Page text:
John Sale's Penny Loaves, 1701

John Sale was a cooper, who died in 1701, a tenant of the Mossocks. He had some close association with Thomas Mort, the tanner of Tyldesley, to whom he gave the interest on £100 for his life and then the sum for division between his children, John, Ralph, James, Joseph, Katharine and Ann. Sale in his day had lent another £100 upon three closes in Croft called the Edges, part of the land of Henry Booth and he directed that the interest derived therefrom should buy one penny white bread loaf for poor people going to the church to be distributed after divine service, but some later hand interlined on his will "and sermon." When all things were considered the church desired the fullest value in attendance for this penny loaf. Sale's inventory shows that he had bonds, bills and specialties amounting to £501 14s. 8d. He was able to sign his will and chose Henry Mort, the tanner in Tyldesley and Thomas Sale of Westhoughton to watch over his estate of £599 7s. lOd. Executor Thomas later borrowed this £100 himself and charged it on his own lands in Westleigh. There was some trouble over this Sale gift in 1705, when Pennington churchwarden spent Is. 7d. with other parishioners inquiring about it. A smaller sum of 5d. appears in the township accounts for 1706 under the same head. In 1900 the price of the loaf had risen to 3d. and only eight poor people could be given bread each Sunday morning. The money to provide for it issued out of a charge on the Sun Inn.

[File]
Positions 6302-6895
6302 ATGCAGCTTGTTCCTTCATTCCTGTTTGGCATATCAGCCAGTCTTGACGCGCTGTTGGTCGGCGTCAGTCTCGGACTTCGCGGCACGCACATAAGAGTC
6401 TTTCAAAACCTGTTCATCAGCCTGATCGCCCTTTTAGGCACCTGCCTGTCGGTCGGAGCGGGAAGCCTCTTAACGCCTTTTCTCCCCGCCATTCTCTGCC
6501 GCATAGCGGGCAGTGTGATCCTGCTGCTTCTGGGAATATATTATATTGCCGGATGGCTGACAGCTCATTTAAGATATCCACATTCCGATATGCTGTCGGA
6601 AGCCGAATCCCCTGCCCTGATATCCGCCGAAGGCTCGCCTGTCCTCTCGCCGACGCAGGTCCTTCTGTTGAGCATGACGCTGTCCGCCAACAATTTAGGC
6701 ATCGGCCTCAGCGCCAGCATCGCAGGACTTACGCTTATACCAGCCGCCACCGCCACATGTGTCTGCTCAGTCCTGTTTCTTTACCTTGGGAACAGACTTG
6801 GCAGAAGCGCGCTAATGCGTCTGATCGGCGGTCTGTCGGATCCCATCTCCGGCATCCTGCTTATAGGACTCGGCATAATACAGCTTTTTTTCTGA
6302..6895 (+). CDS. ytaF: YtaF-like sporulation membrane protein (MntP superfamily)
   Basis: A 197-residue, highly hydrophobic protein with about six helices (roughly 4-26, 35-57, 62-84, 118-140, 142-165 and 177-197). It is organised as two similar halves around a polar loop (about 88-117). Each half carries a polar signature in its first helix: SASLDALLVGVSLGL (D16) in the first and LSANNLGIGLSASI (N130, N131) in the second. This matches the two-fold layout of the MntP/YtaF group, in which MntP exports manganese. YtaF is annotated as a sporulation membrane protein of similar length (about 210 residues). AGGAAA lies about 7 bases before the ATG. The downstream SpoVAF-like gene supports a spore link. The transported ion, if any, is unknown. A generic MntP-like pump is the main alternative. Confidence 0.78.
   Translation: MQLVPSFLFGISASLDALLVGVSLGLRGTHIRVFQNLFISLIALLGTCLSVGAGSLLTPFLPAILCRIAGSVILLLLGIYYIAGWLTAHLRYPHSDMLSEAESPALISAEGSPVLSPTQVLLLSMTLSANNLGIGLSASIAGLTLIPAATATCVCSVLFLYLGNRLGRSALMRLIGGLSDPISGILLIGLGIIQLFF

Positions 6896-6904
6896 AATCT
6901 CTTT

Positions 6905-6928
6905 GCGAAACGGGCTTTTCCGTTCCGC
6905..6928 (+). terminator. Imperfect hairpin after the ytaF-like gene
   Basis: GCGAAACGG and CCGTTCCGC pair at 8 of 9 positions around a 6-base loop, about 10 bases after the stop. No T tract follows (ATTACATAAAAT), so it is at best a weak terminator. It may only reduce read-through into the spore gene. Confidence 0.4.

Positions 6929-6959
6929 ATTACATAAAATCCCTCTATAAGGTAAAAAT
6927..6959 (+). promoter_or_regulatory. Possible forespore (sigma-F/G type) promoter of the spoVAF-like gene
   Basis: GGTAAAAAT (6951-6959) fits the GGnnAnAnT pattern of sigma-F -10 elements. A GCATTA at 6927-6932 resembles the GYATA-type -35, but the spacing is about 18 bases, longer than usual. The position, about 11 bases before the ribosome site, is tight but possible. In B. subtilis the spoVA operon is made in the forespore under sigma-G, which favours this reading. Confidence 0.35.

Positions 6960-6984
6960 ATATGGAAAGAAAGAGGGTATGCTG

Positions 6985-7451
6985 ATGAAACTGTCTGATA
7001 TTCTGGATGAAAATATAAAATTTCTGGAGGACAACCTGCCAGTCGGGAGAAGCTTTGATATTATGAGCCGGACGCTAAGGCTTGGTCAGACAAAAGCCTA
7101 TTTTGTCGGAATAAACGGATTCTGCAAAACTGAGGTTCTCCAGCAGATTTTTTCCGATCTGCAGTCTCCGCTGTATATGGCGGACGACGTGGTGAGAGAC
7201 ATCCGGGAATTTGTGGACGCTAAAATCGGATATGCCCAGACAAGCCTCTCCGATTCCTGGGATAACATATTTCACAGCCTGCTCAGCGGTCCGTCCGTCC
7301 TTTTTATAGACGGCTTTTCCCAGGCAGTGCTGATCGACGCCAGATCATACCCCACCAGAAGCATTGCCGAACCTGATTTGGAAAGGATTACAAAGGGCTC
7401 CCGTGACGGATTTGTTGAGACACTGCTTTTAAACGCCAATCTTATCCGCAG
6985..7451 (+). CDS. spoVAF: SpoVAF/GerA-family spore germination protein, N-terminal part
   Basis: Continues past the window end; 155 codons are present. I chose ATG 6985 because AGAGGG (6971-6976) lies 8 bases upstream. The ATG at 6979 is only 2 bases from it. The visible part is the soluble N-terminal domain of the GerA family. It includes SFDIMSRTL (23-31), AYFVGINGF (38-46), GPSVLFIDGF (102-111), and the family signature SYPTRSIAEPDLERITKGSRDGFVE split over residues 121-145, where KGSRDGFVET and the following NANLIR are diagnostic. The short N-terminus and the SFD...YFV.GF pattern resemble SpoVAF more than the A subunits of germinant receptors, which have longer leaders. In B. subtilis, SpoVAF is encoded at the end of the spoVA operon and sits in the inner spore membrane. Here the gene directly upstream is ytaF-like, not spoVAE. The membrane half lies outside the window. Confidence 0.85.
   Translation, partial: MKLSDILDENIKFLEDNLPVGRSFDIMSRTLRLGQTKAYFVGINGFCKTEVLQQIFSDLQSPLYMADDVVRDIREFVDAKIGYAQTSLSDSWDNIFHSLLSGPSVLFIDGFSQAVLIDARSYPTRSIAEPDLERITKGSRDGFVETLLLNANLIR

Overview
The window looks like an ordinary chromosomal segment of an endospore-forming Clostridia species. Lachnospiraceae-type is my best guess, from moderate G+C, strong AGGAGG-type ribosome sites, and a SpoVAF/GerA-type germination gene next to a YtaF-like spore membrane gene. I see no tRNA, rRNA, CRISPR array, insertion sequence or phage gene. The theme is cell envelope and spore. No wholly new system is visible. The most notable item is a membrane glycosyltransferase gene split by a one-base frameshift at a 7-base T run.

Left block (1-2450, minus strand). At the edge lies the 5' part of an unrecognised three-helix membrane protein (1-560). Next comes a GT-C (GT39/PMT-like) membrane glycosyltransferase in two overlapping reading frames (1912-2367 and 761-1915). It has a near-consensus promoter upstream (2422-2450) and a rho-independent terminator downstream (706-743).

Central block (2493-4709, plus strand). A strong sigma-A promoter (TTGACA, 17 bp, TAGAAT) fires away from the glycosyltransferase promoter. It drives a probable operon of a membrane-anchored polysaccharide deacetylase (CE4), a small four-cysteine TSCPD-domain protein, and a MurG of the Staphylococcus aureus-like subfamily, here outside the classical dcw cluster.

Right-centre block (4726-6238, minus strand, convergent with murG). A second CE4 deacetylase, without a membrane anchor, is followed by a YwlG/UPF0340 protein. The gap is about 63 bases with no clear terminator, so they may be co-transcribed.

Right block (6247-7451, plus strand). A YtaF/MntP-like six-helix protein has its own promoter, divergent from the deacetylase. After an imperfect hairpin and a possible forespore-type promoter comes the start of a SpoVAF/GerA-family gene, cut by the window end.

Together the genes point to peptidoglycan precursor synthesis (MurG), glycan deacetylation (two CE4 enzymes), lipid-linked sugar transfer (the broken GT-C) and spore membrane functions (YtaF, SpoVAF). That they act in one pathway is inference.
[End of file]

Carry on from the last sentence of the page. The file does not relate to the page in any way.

Abigail Hilton of Kecko Lane, 1705

Abigail, the daughter of Richard Hilton, married Thomas Crooke, of Abram. She had two sons, Caleb and Richard and five daughters, Lydia, Ann, Abigail, Margaret and Isabel. She gave her father's silver tankard to her son Richard and a signet ring and certain furniture in Abram Hall. She was wealthy at her death, possessed of real estate in many parts of the county. The daughter Abigail took Kecko Lane house and its lands in Westleigh, land in Mawdesley and £400. The silver plate was for the daughters and her rings only for the three youngest and widow Jane Johnson received 40s. Abigail was presbyterian in all her sympathies. She remembered Mrs. Wood, the widow of minister James Wood, of Chowbent Chapel and Jeremy Aldred, a former master of Mort's school at Astley and now minister of Monton chapel. She appointed him her executor with a legacy of £4.

The Sun Inn, 1798

This very old inn was in Westleigh, but its neighbour the Swan was in Pennington. Thomas Strange lived here in 1792; after, there followed a number of occupants, who occur as follows, with the date fixing the approximate tenancy, in brackets; Thomas Sale (1825), Peter Ormrod (1834), Daniel Makinson (1840), Peter Ratcliffe (1848), James Hurst (1853), Samuel Mort (1864) and Henry Cross (1885). The Sun Inn was demolished in 1958.

Thomas Sergeant and Adam Mort, 1592

Peter Sergeant, who held part of the rights of the intermedial manor of Bedford died in 1592; his son and heir, Thomas, was then aged nine. Later Adam Mort of Astley bought his rights in Bedford, for when the inquiry into the possessions of this puritan took place in 1631, it was stated that he held 2 messuages and 40 acres of land in Bedford of Thomas, Lord Gerard of Bromley and 1 messuage and 12 acres in the same town, late the inheritance of Lawrence Asshaw. These were parcels of rights of the lower divided manor, distinct from those issues detailed in the Shuttleworth deed of 1598 and quite distinct from the rights of the superior manor, which passed to the Breretons and Egertons.